Outcomes of Human Immunodeficiency Virus infected children admitted to a paediatric intensive care unit in Cape Town, South Africa

Master Thesis


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University of Cape Town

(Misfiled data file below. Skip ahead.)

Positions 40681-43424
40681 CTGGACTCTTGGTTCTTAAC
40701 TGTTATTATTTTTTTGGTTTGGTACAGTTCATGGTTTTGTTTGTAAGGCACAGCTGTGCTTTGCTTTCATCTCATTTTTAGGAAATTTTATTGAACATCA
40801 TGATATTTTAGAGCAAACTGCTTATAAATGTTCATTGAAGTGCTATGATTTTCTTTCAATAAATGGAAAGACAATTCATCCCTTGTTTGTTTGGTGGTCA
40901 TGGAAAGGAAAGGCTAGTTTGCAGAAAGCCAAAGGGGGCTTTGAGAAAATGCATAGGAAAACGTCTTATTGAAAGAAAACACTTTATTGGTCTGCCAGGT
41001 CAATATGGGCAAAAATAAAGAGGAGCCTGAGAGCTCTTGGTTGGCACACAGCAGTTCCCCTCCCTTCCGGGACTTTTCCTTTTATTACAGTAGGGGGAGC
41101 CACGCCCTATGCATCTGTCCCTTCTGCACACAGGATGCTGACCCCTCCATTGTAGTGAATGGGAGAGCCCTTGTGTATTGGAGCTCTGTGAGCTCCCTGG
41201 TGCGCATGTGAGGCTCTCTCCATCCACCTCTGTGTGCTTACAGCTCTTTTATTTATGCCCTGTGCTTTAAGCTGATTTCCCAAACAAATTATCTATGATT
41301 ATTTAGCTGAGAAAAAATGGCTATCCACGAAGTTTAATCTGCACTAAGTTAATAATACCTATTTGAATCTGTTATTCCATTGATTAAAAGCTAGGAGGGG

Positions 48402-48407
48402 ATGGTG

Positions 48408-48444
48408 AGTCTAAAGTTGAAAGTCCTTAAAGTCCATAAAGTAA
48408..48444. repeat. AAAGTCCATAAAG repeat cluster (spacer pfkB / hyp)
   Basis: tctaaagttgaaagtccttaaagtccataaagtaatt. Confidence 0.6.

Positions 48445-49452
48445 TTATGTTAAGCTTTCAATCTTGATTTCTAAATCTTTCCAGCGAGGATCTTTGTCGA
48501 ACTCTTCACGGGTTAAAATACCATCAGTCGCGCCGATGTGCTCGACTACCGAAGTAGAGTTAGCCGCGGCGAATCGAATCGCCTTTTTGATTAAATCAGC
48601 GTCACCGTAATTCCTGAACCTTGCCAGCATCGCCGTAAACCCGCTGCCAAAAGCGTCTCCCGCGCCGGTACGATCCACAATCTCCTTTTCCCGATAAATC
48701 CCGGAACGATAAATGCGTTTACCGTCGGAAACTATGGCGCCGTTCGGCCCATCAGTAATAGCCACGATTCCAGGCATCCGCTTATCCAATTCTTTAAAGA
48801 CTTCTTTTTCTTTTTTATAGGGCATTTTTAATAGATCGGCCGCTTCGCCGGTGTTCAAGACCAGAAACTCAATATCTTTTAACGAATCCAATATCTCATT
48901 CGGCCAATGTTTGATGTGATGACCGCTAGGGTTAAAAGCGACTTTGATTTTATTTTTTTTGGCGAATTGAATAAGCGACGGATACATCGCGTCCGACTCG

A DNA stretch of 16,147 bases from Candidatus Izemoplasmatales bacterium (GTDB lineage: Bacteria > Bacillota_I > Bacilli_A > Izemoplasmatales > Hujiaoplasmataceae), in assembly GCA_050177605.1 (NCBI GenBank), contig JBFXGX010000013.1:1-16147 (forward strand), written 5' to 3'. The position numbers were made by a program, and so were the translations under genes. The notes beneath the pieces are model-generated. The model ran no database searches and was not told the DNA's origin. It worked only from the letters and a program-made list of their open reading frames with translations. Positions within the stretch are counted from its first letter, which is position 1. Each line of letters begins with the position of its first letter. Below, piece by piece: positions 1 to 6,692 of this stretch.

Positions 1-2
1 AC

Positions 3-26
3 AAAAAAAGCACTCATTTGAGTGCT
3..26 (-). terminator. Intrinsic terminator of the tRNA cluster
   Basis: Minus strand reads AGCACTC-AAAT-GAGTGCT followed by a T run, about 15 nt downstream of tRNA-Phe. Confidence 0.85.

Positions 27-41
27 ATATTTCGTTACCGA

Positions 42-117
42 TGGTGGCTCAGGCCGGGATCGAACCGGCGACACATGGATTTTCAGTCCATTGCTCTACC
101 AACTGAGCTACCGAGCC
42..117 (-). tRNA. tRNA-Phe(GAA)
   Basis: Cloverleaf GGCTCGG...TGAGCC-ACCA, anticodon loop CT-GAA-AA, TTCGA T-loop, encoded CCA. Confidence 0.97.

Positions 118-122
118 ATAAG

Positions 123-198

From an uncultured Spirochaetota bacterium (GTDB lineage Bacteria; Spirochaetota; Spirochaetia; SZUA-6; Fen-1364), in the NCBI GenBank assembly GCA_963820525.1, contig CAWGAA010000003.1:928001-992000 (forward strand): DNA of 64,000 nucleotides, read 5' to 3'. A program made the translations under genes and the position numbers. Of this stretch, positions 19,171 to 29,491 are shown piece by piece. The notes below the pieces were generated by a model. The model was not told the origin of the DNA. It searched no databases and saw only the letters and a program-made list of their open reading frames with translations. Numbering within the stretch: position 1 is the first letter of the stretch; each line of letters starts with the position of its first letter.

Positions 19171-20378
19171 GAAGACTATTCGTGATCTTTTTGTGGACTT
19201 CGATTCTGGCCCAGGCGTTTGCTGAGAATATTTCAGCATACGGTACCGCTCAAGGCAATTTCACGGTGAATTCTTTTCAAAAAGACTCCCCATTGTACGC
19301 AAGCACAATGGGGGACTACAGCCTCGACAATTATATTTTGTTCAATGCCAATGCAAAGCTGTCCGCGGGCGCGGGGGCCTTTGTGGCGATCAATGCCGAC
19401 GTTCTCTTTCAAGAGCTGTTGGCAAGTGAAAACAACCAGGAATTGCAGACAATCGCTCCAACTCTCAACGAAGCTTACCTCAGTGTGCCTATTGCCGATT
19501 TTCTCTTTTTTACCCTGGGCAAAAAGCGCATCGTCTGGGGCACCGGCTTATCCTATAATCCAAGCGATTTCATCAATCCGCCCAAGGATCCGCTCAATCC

During the mid to late 1990's, nearly all HIV infected children admitted to South African paediatric intensive care units died. This was in the context of an increasing HIV epidemic in Sub-Saharan Africa, a limited number of intensive care beds in public hospitals and the South African government refusing to supply antiretroviral medication to public sector patients. HIV infected children all die without ARV medication, and it resulted in an increase in the South African under-5 mortality rate. In this context critically ill HIV infected children were often denied PICU admission. Developed countries introduced ARV medication in the early 1990's and the South African government only started supplying ARV medication in late 2003. When ARV medication became available in South Africa, it was started on the basis of the individual child's clinical and immunological status and there was not much published data on initiation of ARV therapy in critical ill children in intensive care units. Many HIV infected children had recurrent hospital admissions and many children died before initiating ARV medication. HIV infected children are not only susceptible to the normal bacteria and viruses, but at increased risk of opportunistic and mycobacterial infections. CMV has increasingly been recognized as a common co-infection with PCP, but has been difficult to diagnose and treat effectively. We retrospectively reviewed all HIV exposed and infected children admitted to our PICU in 2009. In addition to our standard treatment, we initiated ARV medication as soon as logistically possible and children with suspected CMV infections were empirically treated with gancyclovir.